Regulatory Focus™ > News Articles > India's CDSCO Releases Proposed Changes to Recall System with Focus on Timelines

India's CDSCO Releases Proposed Changes to Recall System with Focus on Timelines

Posted 01 November 2012 | By Alexander Gaffney, RAC

India's Central Drugs Standard Control Organisation (CDSCO) has released a new draft guideline on a new recall and rapid alert system for chemical and biological drug products, bringing it more closely into line with the recall system used by US regulators.

The intent of the rapid alert system is to place special emphasis on urgent recalls with the potential to seriously affect patients or the consuming entity (in the case of veterinary products, animals). These alerts should be transmitted with as little delay as possible, explained CDSCO.

The current problem, it said, is that while a recall system exists, it is not uniformly enforced throughout the pharmaceutical supply chain, particularly when it comes to timelines for action. "At present, auditing and accountability is not in place [for time lines]," wrote CDSCO.

The new recall guideline will apply to manufacturers, importers, stockists, distributors, retailers or any other licensed entity, and to both voluntary and mandatory recalls.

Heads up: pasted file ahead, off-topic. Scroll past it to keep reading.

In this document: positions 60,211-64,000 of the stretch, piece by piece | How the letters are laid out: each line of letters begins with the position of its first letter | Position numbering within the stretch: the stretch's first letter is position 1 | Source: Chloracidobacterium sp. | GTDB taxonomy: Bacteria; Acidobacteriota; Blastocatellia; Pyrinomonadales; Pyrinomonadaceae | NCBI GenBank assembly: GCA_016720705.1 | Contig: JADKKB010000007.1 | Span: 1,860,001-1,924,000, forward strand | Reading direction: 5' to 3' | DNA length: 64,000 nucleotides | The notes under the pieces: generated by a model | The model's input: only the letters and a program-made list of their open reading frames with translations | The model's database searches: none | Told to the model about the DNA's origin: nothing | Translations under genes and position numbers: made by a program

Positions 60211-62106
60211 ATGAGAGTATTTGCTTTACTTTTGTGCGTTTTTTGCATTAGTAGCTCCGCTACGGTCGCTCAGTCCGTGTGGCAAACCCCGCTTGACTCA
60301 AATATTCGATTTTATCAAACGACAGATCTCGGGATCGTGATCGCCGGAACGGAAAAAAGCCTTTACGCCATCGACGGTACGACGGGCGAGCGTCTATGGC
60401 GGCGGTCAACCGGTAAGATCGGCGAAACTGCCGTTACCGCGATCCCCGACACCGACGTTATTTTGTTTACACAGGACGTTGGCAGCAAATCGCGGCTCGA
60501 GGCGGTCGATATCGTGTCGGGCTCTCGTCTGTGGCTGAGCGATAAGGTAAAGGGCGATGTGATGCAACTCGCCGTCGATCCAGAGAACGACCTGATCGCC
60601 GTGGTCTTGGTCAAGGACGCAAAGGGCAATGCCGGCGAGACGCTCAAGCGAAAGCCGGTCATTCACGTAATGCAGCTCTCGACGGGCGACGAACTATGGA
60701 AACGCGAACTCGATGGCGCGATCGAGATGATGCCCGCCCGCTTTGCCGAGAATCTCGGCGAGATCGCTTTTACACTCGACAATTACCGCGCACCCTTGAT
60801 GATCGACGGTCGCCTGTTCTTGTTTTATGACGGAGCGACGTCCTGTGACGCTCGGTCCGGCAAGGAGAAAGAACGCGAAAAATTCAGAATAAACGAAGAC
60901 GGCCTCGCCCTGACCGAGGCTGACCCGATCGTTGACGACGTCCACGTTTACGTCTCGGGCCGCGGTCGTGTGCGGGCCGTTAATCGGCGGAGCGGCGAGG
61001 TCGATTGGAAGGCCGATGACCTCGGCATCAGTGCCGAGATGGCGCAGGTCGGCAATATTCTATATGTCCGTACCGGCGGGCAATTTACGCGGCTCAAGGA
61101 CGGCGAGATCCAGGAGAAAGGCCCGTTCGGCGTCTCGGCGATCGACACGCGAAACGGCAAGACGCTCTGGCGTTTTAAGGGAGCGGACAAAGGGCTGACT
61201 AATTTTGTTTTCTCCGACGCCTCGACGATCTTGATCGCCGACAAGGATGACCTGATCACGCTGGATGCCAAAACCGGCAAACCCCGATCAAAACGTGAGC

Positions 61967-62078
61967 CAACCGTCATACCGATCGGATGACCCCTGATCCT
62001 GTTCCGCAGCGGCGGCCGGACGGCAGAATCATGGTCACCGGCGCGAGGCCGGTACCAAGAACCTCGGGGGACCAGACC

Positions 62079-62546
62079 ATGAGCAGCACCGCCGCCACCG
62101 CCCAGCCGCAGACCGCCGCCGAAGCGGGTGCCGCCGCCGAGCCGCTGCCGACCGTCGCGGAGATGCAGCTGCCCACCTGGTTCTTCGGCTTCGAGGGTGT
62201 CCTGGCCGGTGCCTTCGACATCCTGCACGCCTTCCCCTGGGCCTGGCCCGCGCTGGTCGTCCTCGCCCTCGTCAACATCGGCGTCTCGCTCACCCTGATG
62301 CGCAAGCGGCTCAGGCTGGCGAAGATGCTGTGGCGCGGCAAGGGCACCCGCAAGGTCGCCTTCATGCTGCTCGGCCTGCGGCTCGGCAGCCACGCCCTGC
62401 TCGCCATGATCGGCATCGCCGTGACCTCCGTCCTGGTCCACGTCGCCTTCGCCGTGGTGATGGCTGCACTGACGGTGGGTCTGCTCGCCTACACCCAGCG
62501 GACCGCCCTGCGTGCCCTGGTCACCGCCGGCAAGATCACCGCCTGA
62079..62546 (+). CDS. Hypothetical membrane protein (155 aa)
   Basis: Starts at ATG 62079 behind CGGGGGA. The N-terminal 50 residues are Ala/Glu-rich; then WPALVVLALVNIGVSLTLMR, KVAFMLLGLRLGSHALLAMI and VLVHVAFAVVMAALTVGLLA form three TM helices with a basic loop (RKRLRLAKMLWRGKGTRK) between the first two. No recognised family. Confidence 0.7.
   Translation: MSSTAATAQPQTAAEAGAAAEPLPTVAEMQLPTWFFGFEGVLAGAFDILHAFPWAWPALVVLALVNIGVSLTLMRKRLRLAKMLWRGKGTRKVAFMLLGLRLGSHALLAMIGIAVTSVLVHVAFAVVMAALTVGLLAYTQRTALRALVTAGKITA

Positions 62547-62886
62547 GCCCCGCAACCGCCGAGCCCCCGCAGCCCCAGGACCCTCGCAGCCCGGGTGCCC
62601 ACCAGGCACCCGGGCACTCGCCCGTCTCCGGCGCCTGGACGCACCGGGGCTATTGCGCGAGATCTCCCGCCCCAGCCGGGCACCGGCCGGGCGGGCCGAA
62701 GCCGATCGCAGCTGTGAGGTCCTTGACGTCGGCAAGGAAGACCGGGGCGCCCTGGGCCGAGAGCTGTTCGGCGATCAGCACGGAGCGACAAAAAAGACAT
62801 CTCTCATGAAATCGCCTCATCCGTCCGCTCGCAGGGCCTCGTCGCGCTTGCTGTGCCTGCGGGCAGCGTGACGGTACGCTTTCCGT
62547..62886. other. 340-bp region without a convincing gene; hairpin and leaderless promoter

The recall system will use a "Class" system to categorize recalls: Class I recalls are the most serious, while Class II and Class III recalls represent sequentially less serious recall actions. The classification system and language associated with the recall's significance is nearly identical in wording to that of the US' recall system.

A Class I recall will be required to be initiated within 72 hours after the receipt of information indicating the need for a recall. Within 24 hours of that determination, the sponsor will be required to communicate with affected stakeholders-including regulators-indicating the, "Severity of the defect, using the faster mode of communication," including email, telephone, fax and text message.

Class II and III recalls will be required to occur within 10 days and 30 days, respectively.

CDSCO also proposed a "mock recall" system in which at least one batch of any product released for sale to "maximum distributors" should be recalled to, "Test the effectiveness of the arrangements of recall." This recall should be tested on the "longest distribution chain and whenever there is a change in distributor/marketing company," added CDSCO.

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